OPINIION: From Dickinson to Cervoni

By Stephen Knight

In an announcement at the March 8 Wallingford Republican Town Committee meeting, Mayor William W. Dickinson Jr. stated that he was not running for re-election. Those that follow politics in town reacted with shock, disappointment, dismay, relief and delight. Regardless of how one views his management of our town government, his absence in the mayor’s office after 40 years ends the comfortable continuity that generations of voters have opted for in all the elections in which he has been a candidate.

There’ll be plenty of time to examine — in hindsight — his impact, and this space will be one of many that does so. But, in the meantime, it’s important that we voters immediately begin to contemplate both who his successor should be and, possibly even more important, the enormity of the change with which his successor will be presented. There are few, if any, town employees who have worked in municipal government while someone other than Dickinson was mayor. Whether they admit it or not, he has had a large impact on the culture of this municipal government, and they will be looking to see if his replacement is equipped with the requisite qualifications and experience to take over in January of 2024. All of us in town will, as well.

Fortunately, on the same evening as Mayor Dickinson announced that this was his last term, a person eminently qualified to be that successor announced his candidacy for mayor. That being Republican Vinny Cervoni, the present Town Council chair. Yes, two others have also thrown their hats in the ring, but there are reasons that this man is and will be the ideal candidate to fill the large void created by Mayor Dickinson’s departure. He has three particular qualities that will be important to anyone put in this unusual position: municipal government experience, educational qualifications, and demeanor.

Municipal government experience: Cervoni has a tremendous background in municipal governance. He is serving his 12th year as a town councilor. That includes two years as vice chairman and almost 10 years as chairman. His leadership experience in this body is invaluable preparation for being the chief executive of a government. A legislator is one voice of many (in Wallingford’s case, nine). The chairperson has a much more pivotal role to play. Vinny has been the referee, trying to “herd cats” these past 15 months with this particular group of councilors. This has given him a unique experience that will serve him well as mayor, as there are many constituencies clamoring for attention to their particular interests and the dollars to satisfy them. Besides elective experience, he served a five-year stint as East Haven’s assistant town attorney in which he no doubt was involved in all manner of that town’s business. Who else that intends to run can match that track record?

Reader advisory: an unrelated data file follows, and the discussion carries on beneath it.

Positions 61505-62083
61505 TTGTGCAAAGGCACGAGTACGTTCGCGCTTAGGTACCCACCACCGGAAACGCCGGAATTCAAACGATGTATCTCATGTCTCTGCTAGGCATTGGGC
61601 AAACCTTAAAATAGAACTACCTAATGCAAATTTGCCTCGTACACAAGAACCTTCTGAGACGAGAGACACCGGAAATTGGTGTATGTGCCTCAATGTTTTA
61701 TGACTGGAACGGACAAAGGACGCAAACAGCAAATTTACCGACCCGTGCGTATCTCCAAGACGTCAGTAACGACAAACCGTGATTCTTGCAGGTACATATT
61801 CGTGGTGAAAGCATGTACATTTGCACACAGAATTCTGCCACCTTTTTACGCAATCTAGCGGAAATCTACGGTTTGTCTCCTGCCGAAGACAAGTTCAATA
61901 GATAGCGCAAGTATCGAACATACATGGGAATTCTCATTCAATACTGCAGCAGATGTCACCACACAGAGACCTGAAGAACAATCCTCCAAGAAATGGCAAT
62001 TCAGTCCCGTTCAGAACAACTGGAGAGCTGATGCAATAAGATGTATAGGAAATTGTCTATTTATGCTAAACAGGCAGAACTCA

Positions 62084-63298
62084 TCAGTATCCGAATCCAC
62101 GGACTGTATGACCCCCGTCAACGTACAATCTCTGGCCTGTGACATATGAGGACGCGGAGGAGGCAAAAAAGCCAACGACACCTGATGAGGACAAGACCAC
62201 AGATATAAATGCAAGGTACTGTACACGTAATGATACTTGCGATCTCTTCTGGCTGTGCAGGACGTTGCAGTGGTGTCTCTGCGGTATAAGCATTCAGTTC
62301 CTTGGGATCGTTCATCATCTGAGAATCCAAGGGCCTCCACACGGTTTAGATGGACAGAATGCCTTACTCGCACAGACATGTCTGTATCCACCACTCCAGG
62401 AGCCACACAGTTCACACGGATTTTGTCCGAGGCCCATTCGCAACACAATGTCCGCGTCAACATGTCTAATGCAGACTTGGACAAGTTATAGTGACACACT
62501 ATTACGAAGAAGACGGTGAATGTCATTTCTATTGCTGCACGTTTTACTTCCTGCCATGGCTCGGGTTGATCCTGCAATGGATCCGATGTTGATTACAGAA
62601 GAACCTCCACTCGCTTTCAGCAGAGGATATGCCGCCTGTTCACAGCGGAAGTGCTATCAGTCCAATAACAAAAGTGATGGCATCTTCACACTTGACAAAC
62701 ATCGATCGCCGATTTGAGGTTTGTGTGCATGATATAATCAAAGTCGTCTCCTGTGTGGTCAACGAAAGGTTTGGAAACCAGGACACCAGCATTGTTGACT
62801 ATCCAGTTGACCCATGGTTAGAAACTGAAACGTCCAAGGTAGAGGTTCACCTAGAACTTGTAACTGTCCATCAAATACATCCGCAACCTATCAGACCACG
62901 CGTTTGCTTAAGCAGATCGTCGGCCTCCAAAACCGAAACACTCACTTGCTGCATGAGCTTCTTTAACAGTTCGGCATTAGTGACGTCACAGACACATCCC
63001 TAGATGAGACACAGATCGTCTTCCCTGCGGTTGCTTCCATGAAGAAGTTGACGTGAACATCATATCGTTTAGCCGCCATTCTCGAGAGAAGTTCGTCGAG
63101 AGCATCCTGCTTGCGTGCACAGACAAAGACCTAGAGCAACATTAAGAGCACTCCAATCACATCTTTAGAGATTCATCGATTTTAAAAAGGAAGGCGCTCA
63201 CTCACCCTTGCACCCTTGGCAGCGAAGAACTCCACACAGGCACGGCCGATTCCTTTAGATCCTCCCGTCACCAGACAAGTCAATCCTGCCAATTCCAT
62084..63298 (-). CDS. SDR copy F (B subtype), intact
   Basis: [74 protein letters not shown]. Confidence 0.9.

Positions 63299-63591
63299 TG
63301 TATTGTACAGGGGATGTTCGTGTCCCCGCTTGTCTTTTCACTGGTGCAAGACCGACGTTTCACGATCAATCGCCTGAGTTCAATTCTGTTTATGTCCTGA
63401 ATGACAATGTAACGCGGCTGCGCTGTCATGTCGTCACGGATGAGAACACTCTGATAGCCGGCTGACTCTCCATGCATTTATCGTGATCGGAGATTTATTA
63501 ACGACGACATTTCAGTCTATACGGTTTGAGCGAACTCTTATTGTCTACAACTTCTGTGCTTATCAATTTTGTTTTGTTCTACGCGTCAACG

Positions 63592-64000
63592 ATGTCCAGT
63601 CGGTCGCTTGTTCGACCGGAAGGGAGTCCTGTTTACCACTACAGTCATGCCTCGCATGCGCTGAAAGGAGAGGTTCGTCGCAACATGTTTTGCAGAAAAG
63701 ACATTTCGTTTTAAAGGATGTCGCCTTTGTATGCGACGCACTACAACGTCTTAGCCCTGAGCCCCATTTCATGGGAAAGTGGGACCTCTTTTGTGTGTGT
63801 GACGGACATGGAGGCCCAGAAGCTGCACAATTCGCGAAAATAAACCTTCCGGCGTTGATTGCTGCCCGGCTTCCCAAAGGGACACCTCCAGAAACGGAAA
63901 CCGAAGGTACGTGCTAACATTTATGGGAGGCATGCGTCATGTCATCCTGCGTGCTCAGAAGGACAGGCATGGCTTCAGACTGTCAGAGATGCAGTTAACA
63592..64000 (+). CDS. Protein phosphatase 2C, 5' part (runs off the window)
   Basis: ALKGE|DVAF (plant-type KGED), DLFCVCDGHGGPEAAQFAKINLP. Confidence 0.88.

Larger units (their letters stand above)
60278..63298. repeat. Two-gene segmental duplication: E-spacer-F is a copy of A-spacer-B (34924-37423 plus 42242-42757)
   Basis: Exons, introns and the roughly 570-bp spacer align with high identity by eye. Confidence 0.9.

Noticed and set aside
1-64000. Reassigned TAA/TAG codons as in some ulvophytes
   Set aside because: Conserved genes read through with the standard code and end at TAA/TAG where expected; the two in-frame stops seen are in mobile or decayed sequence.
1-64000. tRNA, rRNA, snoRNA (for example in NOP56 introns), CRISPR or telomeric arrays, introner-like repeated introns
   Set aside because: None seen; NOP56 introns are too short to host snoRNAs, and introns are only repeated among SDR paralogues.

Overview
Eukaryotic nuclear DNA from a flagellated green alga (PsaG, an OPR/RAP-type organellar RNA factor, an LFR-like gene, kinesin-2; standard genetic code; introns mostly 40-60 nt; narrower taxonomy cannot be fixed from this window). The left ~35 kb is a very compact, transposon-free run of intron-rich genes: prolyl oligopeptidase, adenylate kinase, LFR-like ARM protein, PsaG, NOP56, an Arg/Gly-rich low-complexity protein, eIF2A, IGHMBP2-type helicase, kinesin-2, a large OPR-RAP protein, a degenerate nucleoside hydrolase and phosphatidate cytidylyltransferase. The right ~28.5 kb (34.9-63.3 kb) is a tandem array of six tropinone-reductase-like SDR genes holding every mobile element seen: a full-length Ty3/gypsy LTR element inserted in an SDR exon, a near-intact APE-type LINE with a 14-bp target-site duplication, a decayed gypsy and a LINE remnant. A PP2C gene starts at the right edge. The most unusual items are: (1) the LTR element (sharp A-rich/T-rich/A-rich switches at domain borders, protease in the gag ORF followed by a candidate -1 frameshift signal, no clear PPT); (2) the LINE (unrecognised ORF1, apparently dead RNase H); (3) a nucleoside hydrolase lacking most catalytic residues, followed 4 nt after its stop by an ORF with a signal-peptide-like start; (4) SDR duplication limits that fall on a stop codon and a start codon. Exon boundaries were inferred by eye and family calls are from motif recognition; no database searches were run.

Educational qualifications: As much as it pains me to admit it, having a legal background is certainly a benefit when dealing with municipal government. Yes, the town is very, very ably served by Corporation Counsel Janis Small, Town Attorney Jerry Farrell, Sr. and Asst. Town Attorney Geoff Einhorn, Jr., which would enable people with other backgrounds to avoid the numerous legal minefields that seem so prevalent in government. But having such a background — and especially having served as an assistant town attorney in another Connecticut town — means that Attorney Cervoni brings a law degree and almost 30 years of “on the job” training to the mayor’s office. Mayor Dickinson himself having been an attorney attests to that advantage.

Demeanor: I have known Vinny Cervoni since he first ran for elected office in 2007. Besides the municipal government experience and the educational background, his demeanor convinces me that he should be our next mayor. I have always admired our current mayor for his ability to weather the constant barrage of criticism that comes with that office. Vincent Cervoni has the same long vision that enables him to listen to what’s being said, strip away the snark and the personal criticism, and remain composed.

Another quality all too rare in those holding leadership positions in public office is the honesty to own your mistakes. It is all too true that the axiom “success has many fathers, but failure is an orphan” can find abundant proof of its wisdom in our governments. Never, ever have I seen Vinny Cervoni not stand up and own any decision he has made.

The next seven months will have some of the most interesting political theater that this town has had in four decades. As every voter weighs the qualifications of who should lead Town of Wallingford municipal government, the three qualifications outlined in the paragraphs above should be part of the decision process we use to make that determination in every election.

Come next January, our new mayor must have these qualities in abundance if our town is to have a smooth transition, a transition we have not had to experience since January of 1984. The choice we make is critical. It truly is.

Stephen Knight is a former Wallingford town councilor.


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